Blending memoir, horticulture and history, Rootbound explores how a whole new generation are discovering the power of plants
When she was a girl, Alice Vincent loved her grandfather’s garden – the freedom, the calm, the beauty of it. Twenty years later, living in a tiny flat in South London, that childhood in the garden feels like a dream.
When she suddenly finds herself uprooted, heartbroken, living out of a suitcase and yearning for the comfort of home, Alice starts to plant seeds. She nurtures pot plants and vines on windowsills and draining boards, filling every new space with green, and with each unfurling petal and budding leaf, she begins to come back to life.
Mixing memoir, botanical history and biography, Rootbound examines how bringing a little bit of the outside in can help us find our feet in a world spinning far too fast.
- Alice Vincent writes a weekly urban gardening column for The Telegraph. She is considered an expert in the millennial fascination with gardening and plants and has developed a considerable following and reputation for her fresh take on horticulture.
- She is also the creator of Noughticulture, a newsletter and Instagram account with over 20K followers.
- Rootbound will appeal to fans of Olivia Laing, Amy Liptrot and Alys Fowler.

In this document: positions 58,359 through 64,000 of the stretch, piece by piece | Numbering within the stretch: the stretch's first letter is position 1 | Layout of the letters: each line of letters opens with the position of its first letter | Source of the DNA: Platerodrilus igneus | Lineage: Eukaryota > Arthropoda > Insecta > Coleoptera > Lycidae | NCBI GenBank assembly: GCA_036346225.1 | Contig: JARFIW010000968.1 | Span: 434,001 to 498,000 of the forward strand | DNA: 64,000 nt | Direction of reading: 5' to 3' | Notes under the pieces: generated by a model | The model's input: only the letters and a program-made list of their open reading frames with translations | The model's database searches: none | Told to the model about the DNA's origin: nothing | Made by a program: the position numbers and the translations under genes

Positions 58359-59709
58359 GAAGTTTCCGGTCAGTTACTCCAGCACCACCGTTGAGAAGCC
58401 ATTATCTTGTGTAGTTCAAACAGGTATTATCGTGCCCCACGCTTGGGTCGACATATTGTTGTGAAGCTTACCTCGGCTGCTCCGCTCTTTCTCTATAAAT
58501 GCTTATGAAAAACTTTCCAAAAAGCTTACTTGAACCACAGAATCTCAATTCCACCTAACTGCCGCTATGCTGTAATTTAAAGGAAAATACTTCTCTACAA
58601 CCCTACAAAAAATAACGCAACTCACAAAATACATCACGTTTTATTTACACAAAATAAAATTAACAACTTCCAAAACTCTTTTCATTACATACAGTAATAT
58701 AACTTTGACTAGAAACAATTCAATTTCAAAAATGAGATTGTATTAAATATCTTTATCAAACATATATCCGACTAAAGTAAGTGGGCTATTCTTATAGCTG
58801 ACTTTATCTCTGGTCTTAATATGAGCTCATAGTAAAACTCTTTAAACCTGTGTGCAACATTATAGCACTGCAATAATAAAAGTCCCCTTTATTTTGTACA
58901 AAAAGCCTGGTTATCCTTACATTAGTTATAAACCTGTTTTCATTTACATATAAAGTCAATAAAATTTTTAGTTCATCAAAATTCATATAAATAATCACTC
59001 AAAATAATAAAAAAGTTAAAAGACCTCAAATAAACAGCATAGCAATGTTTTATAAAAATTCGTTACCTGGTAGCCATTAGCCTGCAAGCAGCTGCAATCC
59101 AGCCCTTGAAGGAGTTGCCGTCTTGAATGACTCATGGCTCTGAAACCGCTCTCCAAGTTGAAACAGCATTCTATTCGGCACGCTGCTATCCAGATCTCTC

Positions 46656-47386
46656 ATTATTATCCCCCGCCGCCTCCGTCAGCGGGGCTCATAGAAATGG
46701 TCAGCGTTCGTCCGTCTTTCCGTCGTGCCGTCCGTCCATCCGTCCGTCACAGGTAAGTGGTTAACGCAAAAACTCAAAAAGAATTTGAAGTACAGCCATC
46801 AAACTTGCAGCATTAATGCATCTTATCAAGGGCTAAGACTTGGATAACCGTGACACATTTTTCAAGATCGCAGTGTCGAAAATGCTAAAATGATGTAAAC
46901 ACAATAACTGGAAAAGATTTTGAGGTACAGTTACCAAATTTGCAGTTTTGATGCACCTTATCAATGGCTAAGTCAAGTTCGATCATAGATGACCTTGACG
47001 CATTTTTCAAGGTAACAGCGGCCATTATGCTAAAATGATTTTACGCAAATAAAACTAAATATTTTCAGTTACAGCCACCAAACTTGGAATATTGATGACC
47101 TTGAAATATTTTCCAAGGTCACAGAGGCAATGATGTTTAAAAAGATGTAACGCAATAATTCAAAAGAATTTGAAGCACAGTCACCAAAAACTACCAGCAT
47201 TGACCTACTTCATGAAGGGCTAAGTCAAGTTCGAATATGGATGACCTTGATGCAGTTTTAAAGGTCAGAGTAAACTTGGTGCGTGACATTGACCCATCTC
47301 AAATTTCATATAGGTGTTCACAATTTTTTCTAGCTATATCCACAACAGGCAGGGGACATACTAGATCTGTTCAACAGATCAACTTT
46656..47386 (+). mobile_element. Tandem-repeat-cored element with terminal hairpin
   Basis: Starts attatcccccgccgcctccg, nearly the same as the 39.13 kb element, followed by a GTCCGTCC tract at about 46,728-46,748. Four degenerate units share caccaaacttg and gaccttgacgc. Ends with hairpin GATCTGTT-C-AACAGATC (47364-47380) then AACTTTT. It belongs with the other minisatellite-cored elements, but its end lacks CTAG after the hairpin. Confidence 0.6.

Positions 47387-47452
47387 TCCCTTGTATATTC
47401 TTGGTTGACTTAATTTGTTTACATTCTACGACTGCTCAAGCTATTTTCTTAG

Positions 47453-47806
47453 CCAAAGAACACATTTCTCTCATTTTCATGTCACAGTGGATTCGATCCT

- Alice is based in London and is available for press and events.
Alice Vincent is Associate Culture Editor on the arts desk of The Telegraph, where she has worked since 2013. She lives in South London. After teaching herself to garden in 2014, Alice started to share her adventures in urban gardening through Noughticulture, a newsletter and Instagram account, as well as in a column for The Telegraph. She has since written for Gardener’s World and Gardens Illustrated, appeared on Gardeners’ Question Time, collaborated with Hunter, Finery, Monsoon and Seedlip, among others, and hosts workshops and a YouTube channel for Patch Plants. Her first book, How To Grow Stuff, was published in 2017. She lives in South London.
‘Unrestrained, exuberant, vigorous, forthright . . . a tender and wholehearted story of re-finding that most precious resource, the space to grow’ – HELEN JUKES, author of A HONEYBEE HEART HAS FIVE OPENINGS
‘As much a green prescription for a richer, more connected life as a beautiful story of hope. Rootbound captures our universal need for nature, freedom and replenishment, away from the manmade, rushed woes of modern living . . . a valuable reminder to us all, that couldn’t come at a better time’ – SARAH IVENS, author of FOREST THERAPY
‘Rootbound is a fascinating insight into the outlook of the millennial generation, who have grown up online, with their private lives made public on Instagram and everything seeming too competitive and fast. The certainty and unhurriedness of the processes of plants seems all the more grounding and necessary by contrast. I loved this book’ – JULIET STIBBE, author of the Wainwright Prize-shortlisted THE EASTERNMOST HOUSE
‘A beautiful, lyrical story of personal healing that deftly interweaves botanical history and lore and highlights the importance of urban green spaces in an increasingly disconnected world. Rootbound is like a millennial The Secret Garden. I absolutely loved it!’ – KAYTE NUNN, author of THE BOTANIST’S DAUGHTER